Self-regulation and compliance enforcement practices by the Investment Dealers Association in Canada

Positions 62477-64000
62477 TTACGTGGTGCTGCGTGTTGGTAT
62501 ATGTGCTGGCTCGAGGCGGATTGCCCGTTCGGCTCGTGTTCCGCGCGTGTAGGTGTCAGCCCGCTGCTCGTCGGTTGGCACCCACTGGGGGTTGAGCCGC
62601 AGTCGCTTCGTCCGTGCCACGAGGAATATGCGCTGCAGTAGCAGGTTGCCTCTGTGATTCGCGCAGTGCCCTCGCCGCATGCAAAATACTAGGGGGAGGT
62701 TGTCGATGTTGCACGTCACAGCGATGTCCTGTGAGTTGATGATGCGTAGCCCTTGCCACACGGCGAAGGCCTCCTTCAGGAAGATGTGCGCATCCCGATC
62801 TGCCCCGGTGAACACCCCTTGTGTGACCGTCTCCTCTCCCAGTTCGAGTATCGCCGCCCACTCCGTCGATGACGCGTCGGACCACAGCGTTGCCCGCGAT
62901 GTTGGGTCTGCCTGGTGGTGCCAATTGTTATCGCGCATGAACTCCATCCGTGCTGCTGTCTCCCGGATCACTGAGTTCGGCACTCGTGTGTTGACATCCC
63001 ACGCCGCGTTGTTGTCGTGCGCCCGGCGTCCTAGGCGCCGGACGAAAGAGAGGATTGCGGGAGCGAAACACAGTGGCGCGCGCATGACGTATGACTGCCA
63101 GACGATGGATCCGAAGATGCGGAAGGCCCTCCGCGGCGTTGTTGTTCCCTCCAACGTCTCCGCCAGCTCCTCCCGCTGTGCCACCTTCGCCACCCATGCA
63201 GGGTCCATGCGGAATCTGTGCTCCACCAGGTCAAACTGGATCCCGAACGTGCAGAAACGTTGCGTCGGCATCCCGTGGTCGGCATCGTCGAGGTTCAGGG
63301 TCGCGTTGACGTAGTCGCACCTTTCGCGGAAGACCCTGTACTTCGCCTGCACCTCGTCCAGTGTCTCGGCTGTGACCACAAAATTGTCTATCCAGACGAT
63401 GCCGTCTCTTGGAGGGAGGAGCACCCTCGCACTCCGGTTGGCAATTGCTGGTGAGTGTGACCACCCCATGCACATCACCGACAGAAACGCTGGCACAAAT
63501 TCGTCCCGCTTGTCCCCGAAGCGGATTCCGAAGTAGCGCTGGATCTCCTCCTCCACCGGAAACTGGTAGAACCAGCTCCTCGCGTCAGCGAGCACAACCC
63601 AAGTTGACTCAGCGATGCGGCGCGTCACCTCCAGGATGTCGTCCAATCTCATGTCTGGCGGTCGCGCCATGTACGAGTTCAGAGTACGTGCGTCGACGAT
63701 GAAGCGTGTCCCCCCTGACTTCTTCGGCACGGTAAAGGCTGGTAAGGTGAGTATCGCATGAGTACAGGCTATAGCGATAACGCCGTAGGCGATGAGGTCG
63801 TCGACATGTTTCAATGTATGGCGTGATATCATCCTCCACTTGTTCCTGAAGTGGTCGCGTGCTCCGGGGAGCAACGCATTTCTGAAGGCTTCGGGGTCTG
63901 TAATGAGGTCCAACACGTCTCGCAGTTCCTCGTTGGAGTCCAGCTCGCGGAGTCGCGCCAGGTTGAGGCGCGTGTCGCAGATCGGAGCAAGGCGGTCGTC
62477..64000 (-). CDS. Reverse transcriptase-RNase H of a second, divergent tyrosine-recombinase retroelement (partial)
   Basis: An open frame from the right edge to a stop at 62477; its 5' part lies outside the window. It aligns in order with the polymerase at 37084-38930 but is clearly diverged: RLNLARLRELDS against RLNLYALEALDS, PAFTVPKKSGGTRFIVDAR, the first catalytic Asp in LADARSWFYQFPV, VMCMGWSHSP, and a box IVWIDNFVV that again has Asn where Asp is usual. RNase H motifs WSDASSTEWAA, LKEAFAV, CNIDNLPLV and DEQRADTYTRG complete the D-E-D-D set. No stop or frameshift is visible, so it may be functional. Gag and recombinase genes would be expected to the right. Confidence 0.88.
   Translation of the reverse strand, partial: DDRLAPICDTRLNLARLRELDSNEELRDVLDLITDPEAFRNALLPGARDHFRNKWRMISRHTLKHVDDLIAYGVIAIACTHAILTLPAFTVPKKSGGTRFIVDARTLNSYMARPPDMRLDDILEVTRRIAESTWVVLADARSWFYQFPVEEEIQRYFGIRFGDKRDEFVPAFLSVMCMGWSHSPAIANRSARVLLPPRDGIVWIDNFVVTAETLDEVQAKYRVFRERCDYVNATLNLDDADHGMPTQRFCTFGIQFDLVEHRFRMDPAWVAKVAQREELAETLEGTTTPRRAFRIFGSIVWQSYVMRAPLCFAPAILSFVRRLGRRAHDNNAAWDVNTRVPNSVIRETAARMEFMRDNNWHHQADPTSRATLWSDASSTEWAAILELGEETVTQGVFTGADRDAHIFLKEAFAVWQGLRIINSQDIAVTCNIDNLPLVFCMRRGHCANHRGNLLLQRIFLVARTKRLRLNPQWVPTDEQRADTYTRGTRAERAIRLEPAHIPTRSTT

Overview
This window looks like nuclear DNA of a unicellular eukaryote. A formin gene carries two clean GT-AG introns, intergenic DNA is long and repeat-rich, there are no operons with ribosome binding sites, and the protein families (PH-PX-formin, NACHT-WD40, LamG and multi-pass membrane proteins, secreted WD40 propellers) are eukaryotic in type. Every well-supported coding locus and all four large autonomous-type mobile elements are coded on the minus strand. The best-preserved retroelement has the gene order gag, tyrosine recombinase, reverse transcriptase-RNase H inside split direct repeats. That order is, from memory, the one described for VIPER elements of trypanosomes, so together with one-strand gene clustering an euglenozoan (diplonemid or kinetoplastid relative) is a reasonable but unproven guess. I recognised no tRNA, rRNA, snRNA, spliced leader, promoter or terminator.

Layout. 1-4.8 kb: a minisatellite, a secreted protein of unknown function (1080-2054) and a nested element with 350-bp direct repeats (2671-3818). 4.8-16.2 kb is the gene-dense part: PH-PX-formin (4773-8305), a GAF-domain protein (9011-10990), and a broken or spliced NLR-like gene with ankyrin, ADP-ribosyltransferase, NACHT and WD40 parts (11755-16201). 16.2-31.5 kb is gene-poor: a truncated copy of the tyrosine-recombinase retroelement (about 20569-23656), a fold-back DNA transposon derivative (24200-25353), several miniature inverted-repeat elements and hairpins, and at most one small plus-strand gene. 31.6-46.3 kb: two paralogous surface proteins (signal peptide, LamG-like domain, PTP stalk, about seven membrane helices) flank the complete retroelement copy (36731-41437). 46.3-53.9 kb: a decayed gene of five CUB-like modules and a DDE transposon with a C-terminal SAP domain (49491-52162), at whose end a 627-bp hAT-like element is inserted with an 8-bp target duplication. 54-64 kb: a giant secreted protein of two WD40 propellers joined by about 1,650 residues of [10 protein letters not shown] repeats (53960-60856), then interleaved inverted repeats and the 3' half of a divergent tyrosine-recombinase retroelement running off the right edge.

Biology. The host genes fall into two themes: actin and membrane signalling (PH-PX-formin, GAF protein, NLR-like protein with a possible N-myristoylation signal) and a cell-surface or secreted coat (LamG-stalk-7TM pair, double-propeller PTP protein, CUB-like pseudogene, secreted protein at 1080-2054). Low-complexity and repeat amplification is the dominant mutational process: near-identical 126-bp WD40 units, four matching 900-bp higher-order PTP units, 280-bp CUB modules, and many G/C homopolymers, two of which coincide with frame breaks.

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Purpose: This paper aims to examine the enforcement practices of the Investment Dealers Association of Canada (IDA) and argue that self-regulation simply does not work in the financial sector, as the sanctions available are neither applied with sufficient severity nor are the responsibilities for enforcement adequately divided between self-regulation, provincial securities commissions and the police. Design/methodology/approach: The core compliance data for the study came from the IDA’s tribunal cases that were heard between 1984 and June 2008. The theoretical approach involves the invocation of classic articles by the likes of Stigler, Posner and Becker, the essence of whose conclusions is that institutions will act in their own best interests and cannot be expected to act in the public interest. Findings: The findings show that over the period from 1984 to 2008, the severity of the sanctions increased consistently over the period. When penalty ceilings were increased, penalties increased. When in the latter phase of the period, public members (i.e. non-members of the industry) chaired the tribunals, penalties also increased. Research limitations/implications: Researchers can use the data to write a paper which asks “Why did the IDA tribunal penalties increase so consistently with time?” Future research could canvass various possible explanations, including the one presented in this paper, to focus sustained attention on the issue of self-regulation. Originality/value: This study is the first to systematically examine the enforcement performance of the IDA.
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